He invited her to dinner--just a small party of relatives, he spontaneously devised--and her hesitation was rather that of propriety than disinterest.
"You may know my aunt, Lady Markham," he offered. Her dress and manner were of his world; he understood the requirements of protocol.
"My father does," she replied. "Her husband brokered the treaty between Greece and Turkey."
"Ah . . . the freedom fighter." Pasha Duras had served in the Greek government for a time; his name was well known in Europe. "I could send a carriage for you at nine."
"Will your aunt be there?"
If he had to drag her from her bed. "Yes," he said.
"Well, then . . . I'd like that." She finished with a smile that outshone the operating room lights. "My name is Venus."
Perfect casting, he reflected, wondering if she'd inherited her namesake's amorous persona as well. "I'm Jack Fitz-James."
"The Marquis of Redvers," she said with distaste. "I'm afraid I'm busy tonight. If you'll excuse me." And turning abruptly, she walked away.
But the marquis never withdrew from a challenge. Apparently she was planning on staying in London for another fortnight at least. Plenty of time, he mused, watching her disappear into the crowd, for a leisurely seduction.
Found a new woman?" Ned Darlington quirked his brow in sardonic query as the marquis approached the Turkish exhibit. Pushing away from the glass display case filled with the weapons they'd come to see, he added, "Is she blond or blond?"
Jack's gaze narrowed in mild scrutiny. "How the hell can you tell?"
Baron Darlington's tone was indulgent. "How long have I known you?"
"Long enough, apparently." The marquis slowly smiled. "But this one's utterly gorgeous."
"Aren't they all?"
Jack's smile only broadened. "So cynical, Ned, when I'm enchanted."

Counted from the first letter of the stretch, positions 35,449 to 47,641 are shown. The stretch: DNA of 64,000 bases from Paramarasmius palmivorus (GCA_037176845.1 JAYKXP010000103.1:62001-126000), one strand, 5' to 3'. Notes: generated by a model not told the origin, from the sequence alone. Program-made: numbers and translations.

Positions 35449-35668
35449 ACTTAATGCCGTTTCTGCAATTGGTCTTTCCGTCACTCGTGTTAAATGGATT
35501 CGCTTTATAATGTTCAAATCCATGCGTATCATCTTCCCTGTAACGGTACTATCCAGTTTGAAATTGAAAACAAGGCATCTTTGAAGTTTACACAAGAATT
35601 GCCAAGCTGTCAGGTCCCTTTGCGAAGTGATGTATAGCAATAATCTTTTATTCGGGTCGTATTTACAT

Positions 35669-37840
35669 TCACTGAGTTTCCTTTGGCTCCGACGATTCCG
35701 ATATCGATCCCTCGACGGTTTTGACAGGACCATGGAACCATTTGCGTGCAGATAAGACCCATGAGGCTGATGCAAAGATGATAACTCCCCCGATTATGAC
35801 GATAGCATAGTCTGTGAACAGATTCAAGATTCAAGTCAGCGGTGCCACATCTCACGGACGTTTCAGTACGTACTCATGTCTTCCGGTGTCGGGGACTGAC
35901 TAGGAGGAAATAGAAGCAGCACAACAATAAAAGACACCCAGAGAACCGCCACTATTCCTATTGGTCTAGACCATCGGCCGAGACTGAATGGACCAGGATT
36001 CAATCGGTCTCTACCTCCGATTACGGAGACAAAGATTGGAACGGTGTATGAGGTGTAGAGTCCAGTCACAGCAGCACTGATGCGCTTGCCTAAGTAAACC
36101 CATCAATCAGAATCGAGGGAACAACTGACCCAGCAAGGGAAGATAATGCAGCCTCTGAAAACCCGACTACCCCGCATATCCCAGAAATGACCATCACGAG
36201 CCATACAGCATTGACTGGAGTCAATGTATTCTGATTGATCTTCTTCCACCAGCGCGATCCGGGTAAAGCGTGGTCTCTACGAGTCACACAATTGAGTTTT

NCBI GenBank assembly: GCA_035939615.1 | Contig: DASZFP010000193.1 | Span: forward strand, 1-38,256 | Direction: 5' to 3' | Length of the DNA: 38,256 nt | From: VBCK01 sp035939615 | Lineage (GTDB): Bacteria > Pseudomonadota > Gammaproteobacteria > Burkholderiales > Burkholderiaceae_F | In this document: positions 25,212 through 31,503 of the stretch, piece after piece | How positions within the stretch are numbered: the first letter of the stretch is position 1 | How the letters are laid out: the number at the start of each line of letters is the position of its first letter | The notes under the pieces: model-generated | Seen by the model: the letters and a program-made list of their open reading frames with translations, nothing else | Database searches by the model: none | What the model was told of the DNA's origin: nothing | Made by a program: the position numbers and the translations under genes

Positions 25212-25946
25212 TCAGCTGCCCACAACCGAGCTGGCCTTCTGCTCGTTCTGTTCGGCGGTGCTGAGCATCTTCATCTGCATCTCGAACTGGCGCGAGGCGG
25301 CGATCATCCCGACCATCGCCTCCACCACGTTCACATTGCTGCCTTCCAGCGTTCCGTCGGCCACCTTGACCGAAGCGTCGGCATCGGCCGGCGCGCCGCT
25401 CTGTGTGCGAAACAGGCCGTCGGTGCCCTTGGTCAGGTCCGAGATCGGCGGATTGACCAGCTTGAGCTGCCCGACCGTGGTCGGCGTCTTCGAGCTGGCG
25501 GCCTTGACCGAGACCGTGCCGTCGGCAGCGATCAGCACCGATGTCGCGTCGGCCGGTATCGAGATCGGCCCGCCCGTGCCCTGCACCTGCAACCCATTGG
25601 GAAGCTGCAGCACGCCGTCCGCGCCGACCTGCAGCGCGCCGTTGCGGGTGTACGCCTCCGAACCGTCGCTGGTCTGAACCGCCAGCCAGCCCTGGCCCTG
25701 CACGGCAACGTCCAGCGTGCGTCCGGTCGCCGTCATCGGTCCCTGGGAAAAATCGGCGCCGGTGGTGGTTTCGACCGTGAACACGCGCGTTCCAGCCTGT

"No doubt that single-minded fascination accounts in no small measure for your success with the ladies."
"I do like 'em. That's no secret." The marquis's dark brows flickered with pithy import. "The lady calls herself Venus."
"How appropriate, considering your reputation for fucking."
"I rather thought it auspicious."
"So when are you joining her in bed?"
"Since she cut me cold, it might be a few days."
The baron chuckled. "Losing your edge, my fine stud?"
"And obviously doesn't know of your special talents for pleasing the ladies."
Jack's perfect white teeth flashed in a grin. "Apparently she does, and that's the rub."
"So you'll have to change her mind."
"My thought exactly."
"French ladies know what they want. Maybe you're not her style. Have you thought of that?"
"We were having a very pleasant conversation until she discovered my name."
"Along with your propensity for vice." Ned shrugged. "If she's prudish, don't waste your time."
"But I want to."
"You want to assail the impregnable citadel? Since when?"
"Nothing's impregnable," the marquis softly murmured.
The baron cast his friend a speculative look. "That comment almost calls for a wager . . . and if I didn't know your unerring seductive skills, I'd hazard my money."
"She just has to come to know me better," Jack Fitz-James said with a disarming grin.
"I expect she will. Have you ever been refused?"
"Not until today."
Excerpted from Legendary Lover by Susan Johnson. Copyright © 2000 by Susan Johnson. Excerpted by permission of Bantam, a division of Random House LLC. All rights reserved. No part of this excerpt may be reproduced or reprinted without permission in writing from the publisher.